Ten minutes of applause just now at the end of the world premiere of Gianfranco Rosi’s Notturno in the large hall of the Palazzo del Cinema on the Lido of Venice. Happy with the tribute, the director competing for the Golden Lion with the film shot on the borders of Syria, Iraq and Lebanon spent three years in the Middle East, even risking his life.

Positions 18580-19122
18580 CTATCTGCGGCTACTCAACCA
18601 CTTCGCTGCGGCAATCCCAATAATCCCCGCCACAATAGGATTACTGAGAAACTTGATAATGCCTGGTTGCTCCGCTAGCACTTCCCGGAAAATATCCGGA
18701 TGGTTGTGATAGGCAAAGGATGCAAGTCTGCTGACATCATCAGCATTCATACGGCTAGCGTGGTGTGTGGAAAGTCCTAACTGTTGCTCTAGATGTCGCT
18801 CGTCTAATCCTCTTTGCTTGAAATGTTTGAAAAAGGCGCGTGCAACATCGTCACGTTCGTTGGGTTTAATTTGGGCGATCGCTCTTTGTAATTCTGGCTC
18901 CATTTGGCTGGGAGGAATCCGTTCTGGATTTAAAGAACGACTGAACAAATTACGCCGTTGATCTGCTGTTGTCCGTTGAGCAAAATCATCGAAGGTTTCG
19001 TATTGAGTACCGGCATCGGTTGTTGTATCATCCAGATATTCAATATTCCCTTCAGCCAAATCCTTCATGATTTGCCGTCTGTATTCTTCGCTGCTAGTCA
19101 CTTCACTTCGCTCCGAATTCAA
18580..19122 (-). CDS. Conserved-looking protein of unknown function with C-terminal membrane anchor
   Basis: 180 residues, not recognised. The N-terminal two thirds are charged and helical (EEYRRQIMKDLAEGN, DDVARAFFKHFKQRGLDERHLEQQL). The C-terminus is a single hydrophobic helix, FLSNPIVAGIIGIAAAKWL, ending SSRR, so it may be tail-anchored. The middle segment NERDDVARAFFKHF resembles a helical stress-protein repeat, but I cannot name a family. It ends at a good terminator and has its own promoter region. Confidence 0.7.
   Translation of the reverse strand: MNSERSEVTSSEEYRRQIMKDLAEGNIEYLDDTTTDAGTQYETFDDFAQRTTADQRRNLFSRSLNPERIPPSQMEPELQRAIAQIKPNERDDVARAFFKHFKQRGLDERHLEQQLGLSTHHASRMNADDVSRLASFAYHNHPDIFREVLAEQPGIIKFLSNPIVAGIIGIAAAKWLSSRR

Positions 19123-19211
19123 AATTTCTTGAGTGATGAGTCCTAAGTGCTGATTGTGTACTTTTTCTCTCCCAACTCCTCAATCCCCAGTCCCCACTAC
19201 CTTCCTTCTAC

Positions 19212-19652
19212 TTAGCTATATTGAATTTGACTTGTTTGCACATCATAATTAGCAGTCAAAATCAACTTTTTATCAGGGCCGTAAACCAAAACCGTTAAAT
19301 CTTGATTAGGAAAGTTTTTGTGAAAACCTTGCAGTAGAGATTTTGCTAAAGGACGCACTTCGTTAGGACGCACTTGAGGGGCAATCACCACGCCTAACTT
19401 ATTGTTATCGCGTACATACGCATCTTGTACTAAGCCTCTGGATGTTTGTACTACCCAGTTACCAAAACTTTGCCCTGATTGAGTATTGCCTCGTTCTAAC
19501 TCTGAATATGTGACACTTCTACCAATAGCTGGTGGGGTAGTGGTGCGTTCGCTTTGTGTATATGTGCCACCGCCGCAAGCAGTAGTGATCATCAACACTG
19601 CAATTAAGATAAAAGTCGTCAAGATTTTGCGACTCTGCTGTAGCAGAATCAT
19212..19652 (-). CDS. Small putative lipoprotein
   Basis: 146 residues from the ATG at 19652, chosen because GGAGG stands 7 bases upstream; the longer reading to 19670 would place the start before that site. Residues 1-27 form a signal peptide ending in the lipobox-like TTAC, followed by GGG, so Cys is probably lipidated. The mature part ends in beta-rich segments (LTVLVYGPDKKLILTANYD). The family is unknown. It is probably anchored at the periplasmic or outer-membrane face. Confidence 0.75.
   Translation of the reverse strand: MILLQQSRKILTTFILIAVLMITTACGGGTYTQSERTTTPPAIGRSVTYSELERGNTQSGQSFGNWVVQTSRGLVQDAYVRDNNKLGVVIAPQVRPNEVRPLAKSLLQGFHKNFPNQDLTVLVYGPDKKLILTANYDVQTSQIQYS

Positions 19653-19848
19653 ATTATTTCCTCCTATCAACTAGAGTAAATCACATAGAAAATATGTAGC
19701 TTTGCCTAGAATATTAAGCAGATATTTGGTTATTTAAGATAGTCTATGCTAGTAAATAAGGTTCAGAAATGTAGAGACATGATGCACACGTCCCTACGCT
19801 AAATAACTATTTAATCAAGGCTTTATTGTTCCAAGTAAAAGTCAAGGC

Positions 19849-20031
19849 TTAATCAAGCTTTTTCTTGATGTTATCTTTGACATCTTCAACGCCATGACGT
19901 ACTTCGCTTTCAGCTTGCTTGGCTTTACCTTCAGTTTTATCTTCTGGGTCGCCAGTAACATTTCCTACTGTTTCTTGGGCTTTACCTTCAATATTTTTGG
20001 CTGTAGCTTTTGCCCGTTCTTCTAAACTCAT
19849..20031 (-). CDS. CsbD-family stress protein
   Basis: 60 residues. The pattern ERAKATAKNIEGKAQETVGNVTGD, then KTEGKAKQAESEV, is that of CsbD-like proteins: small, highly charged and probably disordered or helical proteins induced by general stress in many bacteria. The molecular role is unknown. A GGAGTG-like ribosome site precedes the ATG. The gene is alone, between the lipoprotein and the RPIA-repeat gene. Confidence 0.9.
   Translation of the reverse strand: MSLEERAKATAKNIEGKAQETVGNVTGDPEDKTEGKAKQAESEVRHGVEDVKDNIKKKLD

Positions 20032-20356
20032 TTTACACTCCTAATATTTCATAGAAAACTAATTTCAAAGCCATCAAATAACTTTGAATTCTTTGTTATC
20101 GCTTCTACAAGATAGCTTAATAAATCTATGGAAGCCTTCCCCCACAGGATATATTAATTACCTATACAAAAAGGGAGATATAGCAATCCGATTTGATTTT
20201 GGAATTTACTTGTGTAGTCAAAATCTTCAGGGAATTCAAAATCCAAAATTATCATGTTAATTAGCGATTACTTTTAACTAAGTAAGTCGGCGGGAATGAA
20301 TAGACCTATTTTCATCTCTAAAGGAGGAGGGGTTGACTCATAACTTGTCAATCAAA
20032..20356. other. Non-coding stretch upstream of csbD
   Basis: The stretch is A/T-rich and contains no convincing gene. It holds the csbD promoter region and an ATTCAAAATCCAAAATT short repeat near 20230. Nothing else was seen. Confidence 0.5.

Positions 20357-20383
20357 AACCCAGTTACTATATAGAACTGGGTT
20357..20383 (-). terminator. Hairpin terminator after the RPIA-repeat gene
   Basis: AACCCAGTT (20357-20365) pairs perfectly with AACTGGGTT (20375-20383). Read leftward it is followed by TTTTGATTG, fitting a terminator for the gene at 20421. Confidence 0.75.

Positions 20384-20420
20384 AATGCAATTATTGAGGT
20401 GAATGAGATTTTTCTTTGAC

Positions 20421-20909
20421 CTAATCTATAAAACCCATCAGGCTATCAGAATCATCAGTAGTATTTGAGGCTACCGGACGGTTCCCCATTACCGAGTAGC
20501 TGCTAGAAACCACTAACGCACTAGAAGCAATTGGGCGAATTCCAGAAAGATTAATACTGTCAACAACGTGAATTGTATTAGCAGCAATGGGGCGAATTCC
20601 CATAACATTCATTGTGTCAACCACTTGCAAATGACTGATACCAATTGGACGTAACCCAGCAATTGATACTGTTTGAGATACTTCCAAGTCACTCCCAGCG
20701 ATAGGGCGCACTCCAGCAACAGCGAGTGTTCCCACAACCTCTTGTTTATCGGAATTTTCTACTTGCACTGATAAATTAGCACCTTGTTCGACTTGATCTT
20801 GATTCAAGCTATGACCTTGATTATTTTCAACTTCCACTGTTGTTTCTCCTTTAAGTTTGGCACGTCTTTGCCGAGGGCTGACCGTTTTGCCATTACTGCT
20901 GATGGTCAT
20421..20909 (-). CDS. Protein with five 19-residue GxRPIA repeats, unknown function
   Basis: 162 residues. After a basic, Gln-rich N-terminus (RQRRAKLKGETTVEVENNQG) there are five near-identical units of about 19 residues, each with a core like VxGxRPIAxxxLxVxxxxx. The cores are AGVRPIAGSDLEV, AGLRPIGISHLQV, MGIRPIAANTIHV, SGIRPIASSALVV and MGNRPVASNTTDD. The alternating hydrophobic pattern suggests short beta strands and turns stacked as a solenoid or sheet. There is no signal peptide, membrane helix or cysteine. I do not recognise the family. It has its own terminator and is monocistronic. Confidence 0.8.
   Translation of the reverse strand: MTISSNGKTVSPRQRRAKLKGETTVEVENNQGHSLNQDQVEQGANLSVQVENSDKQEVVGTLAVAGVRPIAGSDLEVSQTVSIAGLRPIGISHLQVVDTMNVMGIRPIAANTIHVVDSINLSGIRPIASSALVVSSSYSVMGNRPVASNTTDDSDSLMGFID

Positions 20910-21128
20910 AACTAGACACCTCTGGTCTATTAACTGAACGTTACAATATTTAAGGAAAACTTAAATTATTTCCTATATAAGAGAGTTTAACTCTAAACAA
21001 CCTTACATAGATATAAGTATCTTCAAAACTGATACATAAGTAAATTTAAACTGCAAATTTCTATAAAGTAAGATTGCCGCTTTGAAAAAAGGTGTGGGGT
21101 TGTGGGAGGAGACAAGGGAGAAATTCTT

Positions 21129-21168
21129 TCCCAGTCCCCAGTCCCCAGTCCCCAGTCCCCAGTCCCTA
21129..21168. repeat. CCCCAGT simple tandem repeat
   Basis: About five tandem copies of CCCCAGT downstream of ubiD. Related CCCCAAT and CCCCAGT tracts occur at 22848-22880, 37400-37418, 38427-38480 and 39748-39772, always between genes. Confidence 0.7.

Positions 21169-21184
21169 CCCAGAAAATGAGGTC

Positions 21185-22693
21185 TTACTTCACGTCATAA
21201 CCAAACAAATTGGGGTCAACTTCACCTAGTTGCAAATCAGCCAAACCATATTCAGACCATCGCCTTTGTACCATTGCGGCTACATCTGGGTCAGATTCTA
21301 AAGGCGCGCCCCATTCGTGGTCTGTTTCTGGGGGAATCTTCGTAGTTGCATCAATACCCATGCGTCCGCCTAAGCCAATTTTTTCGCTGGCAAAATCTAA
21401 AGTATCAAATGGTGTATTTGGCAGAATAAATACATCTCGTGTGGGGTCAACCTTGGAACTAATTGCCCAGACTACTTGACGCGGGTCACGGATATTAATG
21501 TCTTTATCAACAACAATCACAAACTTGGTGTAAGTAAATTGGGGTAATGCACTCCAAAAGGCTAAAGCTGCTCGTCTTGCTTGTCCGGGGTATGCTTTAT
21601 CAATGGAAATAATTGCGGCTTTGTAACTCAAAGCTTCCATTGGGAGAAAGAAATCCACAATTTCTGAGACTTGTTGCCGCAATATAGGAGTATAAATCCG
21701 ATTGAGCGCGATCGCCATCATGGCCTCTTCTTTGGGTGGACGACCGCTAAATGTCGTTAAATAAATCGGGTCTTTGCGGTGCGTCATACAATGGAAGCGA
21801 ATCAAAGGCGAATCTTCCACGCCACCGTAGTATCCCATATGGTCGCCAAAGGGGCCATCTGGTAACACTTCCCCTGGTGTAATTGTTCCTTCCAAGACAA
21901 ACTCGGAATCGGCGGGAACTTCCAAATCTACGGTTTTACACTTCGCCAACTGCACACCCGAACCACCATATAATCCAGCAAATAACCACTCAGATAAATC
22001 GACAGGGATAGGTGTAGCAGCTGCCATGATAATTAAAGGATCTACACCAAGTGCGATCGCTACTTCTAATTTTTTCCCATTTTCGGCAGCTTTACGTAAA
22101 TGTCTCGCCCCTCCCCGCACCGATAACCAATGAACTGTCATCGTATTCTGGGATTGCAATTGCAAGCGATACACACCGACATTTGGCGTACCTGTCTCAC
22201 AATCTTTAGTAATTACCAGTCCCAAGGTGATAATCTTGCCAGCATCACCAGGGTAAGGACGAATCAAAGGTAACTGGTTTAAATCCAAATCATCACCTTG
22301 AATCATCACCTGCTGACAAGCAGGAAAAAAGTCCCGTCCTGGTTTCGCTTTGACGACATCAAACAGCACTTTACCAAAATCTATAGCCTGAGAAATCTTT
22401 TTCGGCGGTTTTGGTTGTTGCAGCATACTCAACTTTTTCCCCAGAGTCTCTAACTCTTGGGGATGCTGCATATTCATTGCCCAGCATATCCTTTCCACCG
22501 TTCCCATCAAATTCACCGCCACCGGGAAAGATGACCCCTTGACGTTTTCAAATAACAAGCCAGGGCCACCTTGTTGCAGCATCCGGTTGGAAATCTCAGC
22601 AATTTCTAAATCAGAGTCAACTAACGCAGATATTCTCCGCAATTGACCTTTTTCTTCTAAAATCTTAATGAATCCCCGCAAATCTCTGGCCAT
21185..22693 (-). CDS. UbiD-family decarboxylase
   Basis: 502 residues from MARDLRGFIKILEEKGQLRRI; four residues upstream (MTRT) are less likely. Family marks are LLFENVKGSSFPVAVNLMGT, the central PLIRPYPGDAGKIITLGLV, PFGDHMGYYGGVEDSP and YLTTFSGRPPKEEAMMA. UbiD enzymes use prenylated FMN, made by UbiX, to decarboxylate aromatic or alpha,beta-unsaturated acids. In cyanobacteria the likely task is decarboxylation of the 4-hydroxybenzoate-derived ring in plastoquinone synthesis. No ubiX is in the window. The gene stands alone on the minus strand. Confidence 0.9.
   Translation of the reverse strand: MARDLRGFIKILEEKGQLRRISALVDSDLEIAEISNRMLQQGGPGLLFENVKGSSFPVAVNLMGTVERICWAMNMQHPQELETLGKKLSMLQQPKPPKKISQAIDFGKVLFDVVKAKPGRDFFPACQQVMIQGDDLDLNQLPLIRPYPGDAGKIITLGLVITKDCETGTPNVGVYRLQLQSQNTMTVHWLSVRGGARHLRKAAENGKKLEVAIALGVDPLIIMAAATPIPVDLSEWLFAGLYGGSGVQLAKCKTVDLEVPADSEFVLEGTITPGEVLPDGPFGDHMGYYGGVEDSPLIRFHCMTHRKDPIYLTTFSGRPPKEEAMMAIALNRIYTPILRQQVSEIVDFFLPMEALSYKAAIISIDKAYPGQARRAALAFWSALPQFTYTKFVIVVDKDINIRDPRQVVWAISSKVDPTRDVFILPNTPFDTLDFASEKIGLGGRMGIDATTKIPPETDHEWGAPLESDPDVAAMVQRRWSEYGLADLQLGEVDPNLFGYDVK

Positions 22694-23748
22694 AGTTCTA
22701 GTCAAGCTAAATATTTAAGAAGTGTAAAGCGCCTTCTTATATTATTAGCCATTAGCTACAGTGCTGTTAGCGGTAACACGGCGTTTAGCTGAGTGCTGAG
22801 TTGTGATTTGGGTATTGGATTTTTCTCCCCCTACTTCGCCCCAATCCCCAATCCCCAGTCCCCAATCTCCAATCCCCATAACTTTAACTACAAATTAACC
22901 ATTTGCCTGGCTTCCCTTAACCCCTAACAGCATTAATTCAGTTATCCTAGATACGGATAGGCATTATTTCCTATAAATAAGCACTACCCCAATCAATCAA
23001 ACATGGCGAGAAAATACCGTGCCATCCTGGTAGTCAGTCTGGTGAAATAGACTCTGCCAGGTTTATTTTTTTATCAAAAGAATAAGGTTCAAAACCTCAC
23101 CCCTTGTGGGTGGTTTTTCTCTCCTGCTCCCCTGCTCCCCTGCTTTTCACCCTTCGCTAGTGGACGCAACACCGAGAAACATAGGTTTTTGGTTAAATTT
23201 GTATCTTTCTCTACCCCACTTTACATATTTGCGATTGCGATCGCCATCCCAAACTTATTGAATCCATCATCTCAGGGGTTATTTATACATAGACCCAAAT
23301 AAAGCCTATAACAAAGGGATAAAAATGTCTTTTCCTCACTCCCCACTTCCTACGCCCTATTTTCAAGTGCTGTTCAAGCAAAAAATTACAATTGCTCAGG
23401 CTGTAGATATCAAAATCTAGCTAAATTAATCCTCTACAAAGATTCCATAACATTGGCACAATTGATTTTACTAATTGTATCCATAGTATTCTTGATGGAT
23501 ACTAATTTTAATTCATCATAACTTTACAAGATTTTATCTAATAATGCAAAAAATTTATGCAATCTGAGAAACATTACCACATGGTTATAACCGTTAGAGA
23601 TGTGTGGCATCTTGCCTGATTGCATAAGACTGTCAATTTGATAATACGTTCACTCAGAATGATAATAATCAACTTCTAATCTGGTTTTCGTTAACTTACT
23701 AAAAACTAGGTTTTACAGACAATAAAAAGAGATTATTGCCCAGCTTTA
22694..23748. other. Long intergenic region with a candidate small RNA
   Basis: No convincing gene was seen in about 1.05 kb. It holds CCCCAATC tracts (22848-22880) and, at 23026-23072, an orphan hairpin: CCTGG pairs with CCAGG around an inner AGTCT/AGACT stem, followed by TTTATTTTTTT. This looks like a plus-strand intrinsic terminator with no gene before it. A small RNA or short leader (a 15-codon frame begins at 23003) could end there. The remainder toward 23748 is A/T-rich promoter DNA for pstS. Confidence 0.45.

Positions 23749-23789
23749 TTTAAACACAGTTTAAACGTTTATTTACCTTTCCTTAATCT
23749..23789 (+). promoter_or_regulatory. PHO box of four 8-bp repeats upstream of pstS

Rosi, my encounters on the border between life and hell – The “need to go and see the other side”: Gianfranco Rosi’s starting point starts from the port of Lampedusa, the image of Fuocammare so strong that it has to look away, those bodies piled up in the hold of the boat. From that film, loved all over the world, Golden Bear in Berlin, nominated for an Oscar, we change but with Notturno even more. “I still find it difficult to elaborate today, it was an experience of very strong physical and emotional impact, spending three years in unknown places, without knowing the languages, staying for months in remote, dangerous, wounded places, it makes you feel different again and thank you again my producers who consoled me from a distance, gave me courage “, says Rosi, who is moved to remember his private feelings, in solitude – the film was shot by him with only one operator – among a humanity that is sad to say the least. Ora Notturno, in competition at Venice 77, from Wednesday will be in 80 selected cinemas distributed by 01 (it was produced by Donatella Palermo and Rai Cinema) and then around the world, already requested by many festivals: Toronto, Telluride, New York and again, today’s news, London, Busan, Tokyo. Protagonists “They are eight people, from distant places, different in experience”, their stories intertwine in a tragic mosaic that, although it does not explain the Middle Eastern dramas politically – “I am even more confused than when I left” – give the viewer a jolt against the anesthetization that we are all used to on the theme of migrants and forgotten wars. A film of light on the darkness of wars as Rosi himself defines Notturno shot dangerously in the Middle East on the always uncertain borders of Iraq, Kurdistan, Syria and Lebanon. “What remains for me – says Rosi to ANSA – is a deep sense of love that I hope the public will grasp, this incredible sense of life in struggle in people who have suffered, who have had their lives upset by violence in their daily lives, I wanted tell about their existence in the balance between life and hell, try to identify myself, establish contact and from all this bring home a different view of the Middle East “. Notturno, underlines Rosi, “was born where the breaking news on the latest shipwreck stops, on the latest massacre to try to give an intimate, profound dimension”. He is not out yet, says the director, because his “characters are first of all people who have been around for months, establishing a relationship of trust”: And so he is happy to tell that some children in the orphanage, with post-traumatic syndromes such as stuttering, mental and growth retardation, insomnia, which they try to overcome by drawing their plays – “a Nuremberg for children” – “are now being treated in Germany”. While grieving at the thought that the girl whose desperate messages are heard on her mother’s mobile phone is still an “ISIS slave”, she is now freed after two years and safe in Stuttgart. Was it fair to show that death boat to Fuocammare? Is it okay to show the children’s room? “It would have been hypocritical not to show them – replies Rosi – in that room there is a fundamental historical testimony: the memory of the horrors. They are free, spontaneous tales of the survivors of massacres of the Yazidi community. For me to show these children, their fears, it was a necessary act, it is the heart of the film “. Quarantine, with our anxieties about the future and made the necessary differences, “will bring us even closer to that humanity. They have been living for years the suspended time, the waiting, the uncertain future and we too are measuring ourselves with the pandemic with this feeling. Nocturne in this seems to me more universal than I imagined “. The “purity of the artist” as the CEO of Rai Cinema Paolo Del Brocco called him, led Rosi into dangerous situations, “there were snipers around – reported Donatella Palermo – but he was thinking about his shots”. Too bad he shot at night during the curfew and that the escorts were sometimes real gangs, “I was one step away from being kidnapped,” admits Rosi. The boundaries along which he has traveled, very mobile and uncertain, “are also mental borders, the map of Notturno’s places is a psychogegraphy” of painful women, traumatized children, adolescents in search of the future, but told with great humanity and empathy.